Utilities across the US states of Florida and North and South Carolina have been making extensive preparations ahead of the now Category 5 Hurricane Dorian, expected to make landfall on Tuesday.
The storm left a wake of devastation on the Bahamian island of Great Abaco on Sunday according to Insider reports, with winds gusting at speeds of up to 220mph, increasing the storm’s severity rating from Category 4, to Category 5, and initial reports indicating extreme flooding, one person dead, and citizens being warned to stay indoors by the US’ National Hurricane Centre (NHC) amongst others.
Forecasts on Sunday indicated that the storm will not make landfall on Florida’s east coast, as previously predicted, but will now likely hit the Georgian and Carolina’s coast, with meteorologists warning of “the risk of strong winds and (a) life-threatening storm surge” increasing throughout the middle of the week.
Meteorologists have warned to keep a weather eye on further forecasts as the path could still shift.
US utilities have been quick to respond to news of the storm with utilities including Florida Light & Power (FPL), TECO People’s Gas, Tampa Electric, and Duke Energy all preparing both advance crews and supplies in an effort to keep the lights on, or get them back on as soon as possible.
Utilities from surrounding states also deployed additional work crews to support resiliency efforts, including Louisville Gas and Electric Company, and its sister firm, Kentucky Utilities, as well as crews from Nebraska and the Municipal Electric Utilities of Wisconsin.
US President Donald Trump approved a state of emergency declaration for Florida on Friday morning, in anticipation of the storm, allowing the Federal Emergency Management Agency (FEMA) to coordinate disaster relief.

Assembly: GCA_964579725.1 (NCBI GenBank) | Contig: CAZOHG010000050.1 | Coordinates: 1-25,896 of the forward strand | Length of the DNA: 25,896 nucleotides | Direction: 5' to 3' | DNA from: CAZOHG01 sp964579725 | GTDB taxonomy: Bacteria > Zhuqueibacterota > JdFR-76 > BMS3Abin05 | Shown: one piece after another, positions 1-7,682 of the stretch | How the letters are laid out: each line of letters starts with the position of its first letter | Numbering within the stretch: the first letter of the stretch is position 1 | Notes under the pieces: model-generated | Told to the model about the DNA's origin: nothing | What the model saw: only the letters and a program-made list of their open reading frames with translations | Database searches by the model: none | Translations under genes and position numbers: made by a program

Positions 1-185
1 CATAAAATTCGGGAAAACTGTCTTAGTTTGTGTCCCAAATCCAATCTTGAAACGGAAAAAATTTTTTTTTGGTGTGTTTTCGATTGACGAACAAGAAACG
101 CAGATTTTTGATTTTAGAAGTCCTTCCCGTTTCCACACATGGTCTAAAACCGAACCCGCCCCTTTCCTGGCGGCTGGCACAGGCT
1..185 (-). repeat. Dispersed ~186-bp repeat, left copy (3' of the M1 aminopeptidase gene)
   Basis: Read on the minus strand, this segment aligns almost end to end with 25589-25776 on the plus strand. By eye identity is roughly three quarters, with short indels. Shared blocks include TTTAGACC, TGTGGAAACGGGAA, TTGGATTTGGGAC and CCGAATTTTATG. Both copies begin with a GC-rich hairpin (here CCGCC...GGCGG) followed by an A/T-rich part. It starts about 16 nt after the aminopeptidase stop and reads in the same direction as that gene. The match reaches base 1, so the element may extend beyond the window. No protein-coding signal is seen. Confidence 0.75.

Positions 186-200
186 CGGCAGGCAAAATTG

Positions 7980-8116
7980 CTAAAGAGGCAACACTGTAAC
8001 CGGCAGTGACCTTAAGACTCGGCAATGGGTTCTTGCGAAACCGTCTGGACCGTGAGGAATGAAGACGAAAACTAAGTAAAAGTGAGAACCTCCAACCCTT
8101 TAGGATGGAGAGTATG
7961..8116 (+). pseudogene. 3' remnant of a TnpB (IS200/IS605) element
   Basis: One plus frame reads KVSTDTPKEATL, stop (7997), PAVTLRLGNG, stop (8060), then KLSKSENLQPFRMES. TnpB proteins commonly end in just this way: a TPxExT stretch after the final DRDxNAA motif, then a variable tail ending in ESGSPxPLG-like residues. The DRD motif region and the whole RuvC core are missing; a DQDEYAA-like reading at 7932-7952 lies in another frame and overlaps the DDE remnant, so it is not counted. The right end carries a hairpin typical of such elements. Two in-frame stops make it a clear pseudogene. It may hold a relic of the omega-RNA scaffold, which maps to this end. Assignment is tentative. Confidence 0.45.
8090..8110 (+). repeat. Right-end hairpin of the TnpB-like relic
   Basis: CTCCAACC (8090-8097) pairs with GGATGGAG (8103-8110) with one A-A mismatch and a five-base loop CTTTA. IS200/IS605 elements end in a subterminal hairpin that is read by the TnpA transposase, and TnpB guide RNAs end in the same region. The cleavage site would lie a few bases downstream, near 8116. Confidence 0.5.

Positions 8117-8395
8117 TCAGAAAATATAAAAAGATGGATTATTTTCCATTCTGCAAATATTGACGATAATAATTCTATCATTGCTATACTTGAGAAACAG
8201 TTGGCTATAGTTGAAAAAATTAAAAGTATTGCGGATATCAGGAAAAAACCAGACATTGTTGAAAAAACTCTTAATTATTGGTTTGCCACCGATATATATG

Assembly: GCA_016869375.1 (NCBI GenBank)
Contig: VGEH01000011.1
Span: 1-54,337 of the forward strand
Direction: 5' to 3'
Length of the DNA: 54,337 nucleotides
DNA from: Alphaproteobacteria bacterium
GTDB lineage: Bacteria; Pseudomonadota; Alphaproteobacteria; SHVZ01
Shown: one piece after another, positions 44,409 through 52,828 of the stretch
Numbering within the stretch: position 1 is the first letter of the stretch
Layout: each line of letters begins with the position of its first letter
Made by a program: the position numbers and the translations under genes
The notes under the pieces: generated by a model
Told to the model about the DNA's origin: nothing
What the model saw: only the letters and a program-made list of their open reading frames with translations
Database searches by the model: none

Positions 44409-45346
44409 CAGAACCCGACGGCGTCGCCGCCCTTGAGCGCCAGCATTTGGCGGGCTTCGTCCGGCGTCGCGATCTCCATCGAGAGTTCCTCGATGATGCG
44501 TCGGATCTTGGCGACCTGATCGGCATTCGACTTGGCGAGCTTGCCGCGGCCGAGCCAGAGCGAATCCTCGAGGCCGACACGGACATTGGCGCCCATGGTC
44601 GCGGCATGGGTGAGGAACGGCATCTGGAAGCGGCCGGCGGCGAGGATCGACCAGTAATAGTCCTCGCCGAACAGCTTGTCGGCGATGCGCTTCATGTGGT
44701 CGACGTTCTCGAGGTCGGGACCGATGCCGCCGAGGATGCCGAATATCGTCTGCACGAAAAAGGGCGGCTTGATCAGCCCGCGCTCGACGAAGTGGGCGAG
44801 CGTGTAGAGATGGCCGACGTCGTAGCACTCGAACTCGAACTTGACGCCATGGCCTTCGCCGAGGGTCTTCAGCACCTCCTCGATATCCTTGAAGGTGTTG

FPL geared up its emergency response plan on Thursday, with nearly 13,000 employees and personnel standing by to help restore power.
According to a report from the South Florida Sun’s Marcia Heroux Pounds, FPL has invested almost $4 billion in grid reinforcement and preparation over the last 13 years. These came into play in 2017, when in the wake of Hurricane Irma, which saw over 4.2 million residential and business customers left without power, 50% of customers had power restored within a day.
“It took FPL 10 days to restore customers after Irma, which was a widespread storm in the state. But 50% of its customers were restored within one day, which FPL attributes to improving its grid,” she wrote.
Technology has improved since Irma, Kevin Spear reported in the Orlando Sentinel.
Kevin Spear, reporting in the Orlando Sentinel noted “Leaders of the region’s largest utilities — Orlando Utilities Commission, Duke Energy, and Florida Power & Light Company — say the organizations learned significant lessons from Hurricane Irma in 2017 and are better prepared with outage-reporting systems, damage forecasting, and staging of crews and materials,”
The utility has established 100 working sites across Florida for crews, materials and vehicles.
FPL spokesman Tyler Mauldin explained told the Orlando Sentinel’s Kevin Spear that “They can be opened within 24 hours after a storm’s passing.”
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